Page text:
Compass launched the Seattle tech campus in December, with the goal of building an “end-to-end” platform for real estate.

At the time, the company said it planned to hire around 100 engineers. It also hired former Microsoft and Amazon executive Joseph Sirosh as chief technology officer. But last month, three of Compass’ top executives in marketing and product resigned or were forced out of their roles, including Eytan Seidman, head of product; Khurrum Malik, chief marketing officer; and Max Henderson, vice president of product. In March, Compass’ general counsel, David Carp, and chief people officer, Madan Nagaldinne, left the firm. At the time, Carp was said to have continued working on a part-time basis.

Blackstone-backed mortgage lender Stearns files for bankruptcy

Blackstone-backed mortgage lender Stearns files for bankruptcy

Restructuring deal will wipe out $184 million in bond debt

July 09, 2019 11:30AM
Blackstone President and COO Jonathan Gray and Stearns Lending CEO David Schneider (Credit: Getty Images)

Blackstone President and COO Jonathan Gray and Stearns Lending CEO David Schneider (Credit: Getty Images)

Stearns Holdings, the parent company of residential mortgage lender Stearns Lending, filed for Chapter 11 protection Tuesday morning after agreeing on a debt-restructuring plan with majority owner Blackstone Group.

The restructuring will erase $184 million in outstanding bond debt from the California-based firm’s balance sheet, the Wall Street Journal reported. Stearns is also seeking court authorization to continue normal business operations during the bankruptcy process, including the payment of suppliers and vendors, and salaries and benefits for about 2,700 employees.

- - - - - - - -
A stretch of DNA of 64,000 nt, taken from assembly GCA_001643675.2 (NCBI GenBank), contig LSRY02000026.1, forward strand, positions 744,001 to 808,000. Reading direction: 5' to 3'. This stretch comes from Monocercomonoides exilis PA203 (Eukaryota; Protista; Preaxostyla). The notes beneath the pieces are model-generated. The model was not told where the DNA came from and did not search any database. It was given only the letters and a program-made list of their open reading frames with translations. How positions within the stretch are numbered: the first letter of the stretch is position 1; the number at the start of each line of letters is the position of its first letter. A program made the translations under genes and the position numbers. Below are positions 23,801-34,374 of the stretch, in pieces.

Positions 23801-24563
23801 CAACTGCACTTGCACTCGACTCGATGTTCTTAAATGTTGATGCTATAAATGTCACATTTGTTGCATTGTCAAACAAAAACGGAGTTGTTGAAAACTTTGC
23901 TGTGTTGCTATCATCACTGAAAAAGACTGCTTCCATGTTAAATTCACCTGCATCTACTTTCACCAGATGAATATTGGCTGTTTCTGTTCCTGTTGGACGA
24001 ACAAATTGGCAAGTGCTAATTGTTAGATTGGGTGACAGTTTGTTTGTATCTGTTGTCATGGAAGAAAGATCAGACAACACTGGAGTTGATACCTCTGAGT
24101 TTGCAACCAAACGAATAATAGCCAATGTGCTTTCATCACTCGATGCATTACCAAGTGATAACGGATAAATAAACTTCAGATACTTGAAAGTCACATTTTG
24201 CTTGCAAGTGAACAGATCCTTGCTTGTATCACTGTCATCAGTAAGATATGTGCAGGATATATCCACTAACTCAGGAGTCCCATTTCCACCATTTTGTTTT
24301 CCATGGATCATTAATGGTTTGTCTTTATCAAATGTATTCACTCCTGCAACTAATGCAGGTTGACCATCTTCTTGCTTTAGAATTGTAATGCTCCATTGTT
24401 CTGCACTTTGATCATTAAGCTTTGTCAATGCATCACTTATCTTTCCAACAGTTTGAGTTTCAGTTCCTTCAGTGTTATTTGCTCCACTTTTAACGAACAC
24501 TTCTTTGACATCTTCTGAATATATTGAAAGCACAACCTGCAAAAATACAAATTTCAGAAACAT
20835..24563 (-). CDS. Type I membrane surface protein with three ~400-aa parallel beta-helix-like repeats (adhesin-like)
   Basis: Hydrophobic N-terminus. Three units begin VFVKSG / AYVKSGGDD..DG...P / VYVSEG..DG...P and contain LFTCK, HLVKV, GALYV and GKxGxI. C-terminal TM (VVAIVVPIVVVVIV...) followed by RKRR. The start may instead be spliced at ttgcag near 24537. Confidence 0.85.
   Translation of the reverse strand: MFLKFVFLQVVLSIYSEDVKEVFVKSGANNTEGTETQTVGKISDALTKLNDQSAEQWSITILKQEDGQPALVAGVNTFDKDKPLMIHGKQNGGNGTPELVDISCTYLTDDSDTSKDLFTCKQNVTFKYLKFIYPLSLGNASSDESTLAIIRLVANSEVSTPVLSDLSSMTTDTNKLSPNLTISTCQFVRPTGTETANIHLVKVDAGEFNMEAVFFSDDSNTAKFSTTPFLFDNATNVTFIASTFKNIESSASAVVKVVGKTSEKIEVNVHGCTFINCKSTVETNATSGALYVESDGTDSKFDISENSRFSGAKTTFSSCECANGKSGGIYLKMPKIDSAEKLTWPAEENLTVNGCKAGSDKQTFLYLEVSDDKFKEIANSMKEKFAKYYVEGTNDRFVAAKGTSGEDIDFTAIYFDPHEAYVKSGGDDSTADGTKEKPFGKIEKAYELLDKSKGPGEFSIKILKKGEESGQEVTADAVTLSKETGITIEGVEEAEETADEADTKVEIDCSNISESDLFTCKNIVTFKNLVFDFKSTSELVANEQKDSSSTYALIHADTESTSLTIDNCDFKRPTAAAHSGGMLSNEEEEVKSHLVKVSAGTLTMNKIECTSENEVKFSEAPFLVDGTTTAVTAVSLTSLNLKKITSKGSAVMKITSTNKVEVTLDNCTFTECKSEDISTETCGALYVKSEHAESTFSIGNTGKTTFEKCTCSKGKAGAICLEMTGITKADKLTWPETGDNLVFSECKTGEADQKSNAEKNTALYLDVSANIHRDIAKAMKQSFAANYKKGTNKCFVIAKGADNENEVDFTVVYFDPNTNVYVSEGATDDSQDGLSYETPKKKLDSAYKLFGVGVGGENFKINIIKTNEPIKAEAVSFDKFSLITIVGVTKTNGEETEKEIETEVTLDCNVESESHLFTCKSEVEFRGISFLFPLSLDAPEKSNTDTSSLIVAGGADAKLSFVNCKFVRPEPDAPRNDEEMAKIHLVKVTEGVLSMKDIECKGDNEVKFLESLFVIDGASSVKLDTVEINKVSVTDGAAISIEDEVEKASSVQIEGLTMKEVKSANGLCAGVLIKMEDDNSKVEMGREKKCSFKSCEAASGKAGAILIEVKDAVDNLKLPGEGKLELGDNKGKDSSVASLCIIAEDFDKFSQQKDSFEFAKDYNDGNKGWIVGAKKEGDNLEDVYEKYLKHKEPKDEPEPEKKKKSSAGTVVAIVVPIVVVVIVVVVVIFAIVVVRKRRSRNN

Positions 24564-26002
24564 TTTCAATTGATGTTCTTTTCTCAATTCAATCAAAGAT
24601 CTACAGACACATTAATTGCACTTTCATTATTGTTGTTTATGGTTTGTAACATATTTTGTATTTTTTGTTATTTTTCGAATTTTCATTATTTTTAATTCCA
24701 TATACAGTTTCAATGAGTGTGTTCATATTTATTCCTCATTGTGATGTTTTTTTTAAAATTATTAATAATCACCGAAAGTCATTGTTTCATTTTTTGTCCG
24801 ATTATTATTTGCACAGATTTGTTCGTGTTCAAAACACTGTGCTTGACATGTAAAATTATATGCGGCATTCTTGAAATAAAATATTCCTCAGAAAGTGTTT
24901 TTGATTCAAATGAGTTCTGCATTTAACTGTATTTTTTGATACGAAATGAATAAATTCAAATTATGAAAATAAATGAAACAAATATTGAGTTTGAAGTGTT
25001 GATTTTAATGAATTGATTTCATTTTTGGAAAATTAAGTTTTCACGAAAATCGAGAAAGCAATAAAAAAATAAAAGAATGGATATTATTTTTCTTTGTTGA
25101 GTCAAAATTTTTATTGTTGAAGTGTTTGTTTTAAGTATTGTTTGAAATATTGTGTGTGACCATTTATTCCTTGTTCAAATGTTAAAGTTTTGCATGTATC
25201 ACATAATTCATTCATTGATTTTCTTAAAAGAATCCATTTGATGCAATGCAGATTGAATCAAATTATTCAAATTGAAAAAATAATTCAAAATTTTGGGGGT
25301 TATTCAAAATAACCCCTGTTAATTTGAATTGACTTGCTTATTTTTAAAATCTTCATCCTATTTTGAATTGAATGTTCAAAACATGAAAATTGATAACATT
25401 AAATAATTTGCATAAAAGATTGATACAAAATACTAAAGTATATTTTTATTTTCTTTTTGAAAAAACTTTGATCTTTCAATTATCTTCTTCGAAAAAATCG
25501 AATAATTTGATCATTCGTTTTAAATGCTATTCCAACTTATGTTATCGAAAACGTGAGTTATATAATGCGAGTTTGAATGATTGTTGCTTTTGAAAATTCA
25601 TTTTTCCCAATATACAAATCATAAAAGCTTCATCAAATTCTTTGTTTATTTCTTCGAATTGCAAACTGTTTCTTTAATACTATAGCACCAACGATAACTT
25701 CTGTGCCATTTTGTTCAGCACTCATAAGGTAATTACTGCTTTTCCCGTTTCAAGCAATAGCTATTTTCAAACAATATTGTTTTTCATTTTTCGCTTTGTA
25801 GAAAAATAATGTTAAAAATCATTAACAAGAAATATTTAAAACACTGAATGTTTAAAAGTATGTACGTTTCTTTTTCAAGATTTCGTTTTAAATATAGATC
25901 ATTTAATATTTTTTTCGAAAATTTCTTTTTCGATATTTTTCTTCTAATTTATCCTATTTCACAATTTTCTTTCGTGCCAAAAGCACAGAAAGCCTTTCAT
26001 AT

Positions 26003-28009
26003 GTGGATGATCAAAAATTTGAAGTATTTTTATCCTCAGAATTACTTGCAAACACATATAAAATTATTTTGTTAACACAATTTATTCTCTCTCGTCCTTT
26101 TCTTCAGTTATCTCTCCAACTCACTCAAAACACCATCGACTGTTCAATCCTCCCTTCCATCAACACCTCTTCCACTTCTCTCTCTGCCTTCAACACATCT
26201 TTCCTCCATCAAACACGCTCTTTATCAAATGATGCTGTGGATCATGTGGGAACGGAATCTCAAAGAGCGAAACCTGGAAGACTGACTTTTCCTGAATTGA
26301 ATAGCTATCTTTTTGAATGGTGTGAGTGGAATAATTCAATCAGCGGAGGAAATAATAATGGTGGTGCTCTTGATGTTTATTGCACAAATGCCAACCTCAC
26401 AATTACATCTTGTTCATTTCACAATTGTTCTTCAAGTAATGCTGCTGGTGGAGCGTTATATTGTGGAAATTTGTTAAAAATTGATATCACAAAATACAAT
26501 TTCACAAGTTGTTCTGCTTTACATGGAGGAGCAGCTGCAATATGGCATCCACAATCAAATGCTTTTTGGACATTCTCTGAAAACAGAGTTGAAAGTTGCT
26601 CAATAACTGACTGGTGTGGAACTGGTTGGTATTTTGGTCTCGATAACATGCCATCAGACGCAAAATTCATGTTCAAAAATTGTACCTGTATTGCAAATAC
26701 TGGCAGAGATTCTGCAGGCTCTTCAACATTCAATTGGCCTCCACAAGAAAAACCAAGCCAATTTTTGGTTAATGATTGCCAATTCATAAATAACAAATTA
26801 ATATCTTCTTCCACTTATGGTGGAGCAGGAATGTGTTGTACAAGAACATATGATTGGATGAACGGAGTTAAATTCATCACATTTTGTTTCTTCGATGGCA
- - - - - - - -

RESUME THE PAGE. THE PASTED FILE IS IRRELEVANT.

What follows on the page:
Blackstone acquired a majority stake Stearns Holdings in 2015. The financial firm is providing $60 million in new money for the restructuring, as well as a bankruptcy loan of up to $35 million to help the lender continue operations. Warehouse lenders have committed $1.5 billion to the plan.

Stearns’ $184 million in outstanding bonds are due to mature next August. The company paid down some of its bond debt last year by selling off most of its mortgage-servicing rights. In its Chapter 11 filing, it listed assets and liabilities each between $1 billion and $10 billion.

Mortgage rates tumbled in recent months after the Fed held off on raising interest rates further. A preceding period of rising rates had cut into Stearns’ lending business. [WSJ] — Kevin Sun

The We Company tries a new approach at raising billions: selling its debt

The We Company tries a new approach at raising billions: selling its debt

Company hopes the move will boost confidence in its business

July 08, 2019 09:03AM
The We Company CEO Adam Neumann (Credit: Getty Images and iStock)

The We Company CEO Adam Neumann (Credit: Getty Images and iStock)

The We Company needs to take care of something before its initial public offering: raising a few billion dollars by selling its considerable debt.